The show—or at least, the dress rehearsal—seems to me like chaos. The good kind of chaos, though. The kind where there’s so much going around that I don’t even know where to begin to look. It’s the kind of chaos definitive of this weekend: Spring Fling. And though Fling itself is now a one–day event on Saturday, festivities have already begun. And what better way to nap and rally through the good chaos of a weekend than by hitting up a midnight showing of an award–winning musical? The show I’m talking about is, of course, Pippin. This weekend, Quadramics Theater Co. “Q” is bringing back its annual midnight show, this time with its rendition of the 2013 Broadway revival of the 1972 musical.
Set in the medieval times under the Roman Empire, the show follows Pippin, a young, angsty prince on his search for meaning, his story narrated by a mysterious performance troupe. On the left of the stage is a full orchestra playing what sounds to me like carnival music. Actors and actresses and dancers and singers (they do it all) are performing center stage. The Leading Player, the character who leads the troupe, says—no, sings—no, uses her angelic voice to form the words—“Glory,” scaling up and down the octaves.
As the lights dim, the oboe begins to tune, joined in by the rest of the orchestra. The Leading Player comes out. “Join us,” she sings. It’s an interactive show and not one that confines its interactions to the stage. Glued to my seat, I join in and am taken on a roller coaster of emotions. I smile. I laugh. I hurt. I’m normally not a theater person, but Pippin is different. It’s different in that it’s chaotically meaningful; there’s so many emotions to feel, so many things to see, and so much talent to follow, but it all comes together to make sense.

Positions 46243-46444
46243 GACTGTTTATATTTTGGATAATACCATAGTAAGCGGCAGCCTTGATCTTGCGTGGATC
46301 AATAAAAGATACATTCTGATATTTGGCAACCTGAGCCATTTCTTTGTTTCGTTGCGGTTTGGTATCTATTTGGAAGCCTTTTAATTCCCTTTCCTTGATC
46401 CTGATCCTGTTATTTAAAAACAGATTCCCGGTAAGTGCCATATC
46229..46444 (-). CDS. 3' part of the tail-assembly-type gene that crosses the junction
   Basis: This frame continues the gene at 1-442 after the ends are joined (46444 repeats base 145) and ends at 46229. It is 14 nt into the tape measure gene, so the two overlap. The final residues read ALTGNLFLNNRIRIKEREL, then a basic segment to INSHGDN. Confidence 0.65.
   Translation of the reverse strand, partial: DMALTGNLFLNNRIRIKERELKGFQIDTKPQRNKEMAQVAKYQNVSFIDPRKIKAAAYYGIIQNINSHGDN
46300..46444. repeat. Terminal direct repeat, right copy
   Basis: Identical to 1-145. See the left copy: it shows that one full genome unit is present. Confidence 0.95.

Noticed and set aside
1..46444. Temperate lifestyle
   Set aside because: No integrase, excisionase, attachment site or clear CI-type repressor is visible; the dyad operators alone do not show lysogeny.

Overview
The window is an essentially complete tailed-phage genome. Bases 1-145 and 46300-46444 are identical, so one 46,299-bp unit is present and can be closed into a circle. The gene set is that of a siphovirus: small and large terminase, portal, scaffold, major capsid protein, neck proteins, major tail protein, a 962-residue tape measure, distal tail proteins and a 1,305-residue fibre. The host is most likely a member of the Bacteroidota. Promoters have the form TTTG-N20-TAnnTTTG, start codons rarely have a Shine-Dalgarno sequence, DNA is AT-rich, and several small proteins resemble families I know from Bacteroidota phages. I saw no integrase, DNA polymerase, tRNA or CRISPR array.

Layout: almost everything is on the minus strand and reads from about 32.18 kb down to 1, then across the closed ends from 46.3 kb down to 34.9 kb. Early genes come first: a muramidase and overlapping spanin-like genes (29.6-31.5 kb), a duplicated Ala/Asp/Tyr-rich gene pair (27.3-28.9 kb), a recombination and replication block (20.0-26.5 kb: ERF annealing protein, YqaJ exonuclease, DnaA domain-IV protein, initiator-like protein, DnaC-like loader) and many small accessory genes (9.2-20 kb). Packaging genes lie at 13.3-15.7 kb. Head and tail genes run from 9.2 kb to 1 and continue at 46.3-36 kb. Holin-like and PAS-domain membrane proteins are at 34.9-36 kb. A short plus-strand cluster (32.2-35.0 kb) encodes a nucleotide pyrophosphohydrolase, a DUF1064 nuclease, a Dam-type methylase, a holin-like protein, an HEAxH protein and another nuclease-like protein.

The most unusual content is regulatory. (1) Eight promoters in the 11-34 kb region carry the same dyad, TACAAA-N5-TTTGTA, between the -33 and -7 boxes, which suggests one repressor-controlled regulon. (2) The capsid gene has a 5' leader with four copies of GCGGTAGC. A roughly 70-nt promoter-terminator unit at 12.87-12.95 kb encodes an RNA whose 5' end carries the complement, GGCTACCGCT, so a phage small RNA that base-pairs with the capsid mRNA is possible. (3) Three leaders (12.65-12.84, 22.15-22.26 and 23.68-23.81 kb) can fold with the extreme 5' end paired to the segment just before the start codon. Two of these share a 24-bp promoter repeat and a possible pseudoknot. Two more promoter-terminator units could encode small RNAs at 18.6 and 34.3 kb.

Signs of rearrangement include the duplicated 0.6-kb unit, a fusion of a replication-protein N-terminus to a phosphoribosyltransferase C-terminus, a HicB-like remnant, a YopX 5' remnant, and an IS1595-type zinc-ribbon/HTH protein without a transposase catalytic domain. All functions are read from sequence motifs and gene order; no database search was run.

The second most impressive part of all this is that it’s entirely student–run. From the lively, upbeat music to the gray cobblestone set to the blue and yellow corset, all of it was designed by students.
To prepare for this show, all those involved—the actors/actresses, the tech and sound, and the designers—barely attend Fling themselves. But that’s not to say there’s no fun in it for them; there’s a reason they have a show at midnight Fling weekend. That one is the most fun. “Some go a little crazier. Last semester, the leads just started making out. We let them have fun with it!” says Sabina Lowitt (C ’20), producer of the show.
That’s not to say the fun of the show takes anything away from the meaning. Pippin is largely about a character finding his fulfillment, whether that means happiness or success. As I was watching it, it fed into my own constant stream of existential and identity crises. It’s a problem that many of us here at Penn struggle with. In choosing the musical, the chair of Q and director of Pippin, Shailly Pandey (C ’18), explains, “I want to go to medical school, and I just found myself putting unreasonable amounts of pressure on myself. So I was like, ‘Hey, maybe I should take a second to enjoy myself.’ And this show captures that.” But the heavy message is entangled with the accompanying song and dance, which add a much lighter mood to the show.
The show is at once beautiful and funny. If anything, let this be your one break during this weekend of debauchery.
Pippin opens Thursday at the Iron Gate Theater at 8:30 p.m. and will also show Friday at 6:30 p.m. and 11:59 p.m., and Saturday at 7:00 p.m. Tickets are sold here and on Locust.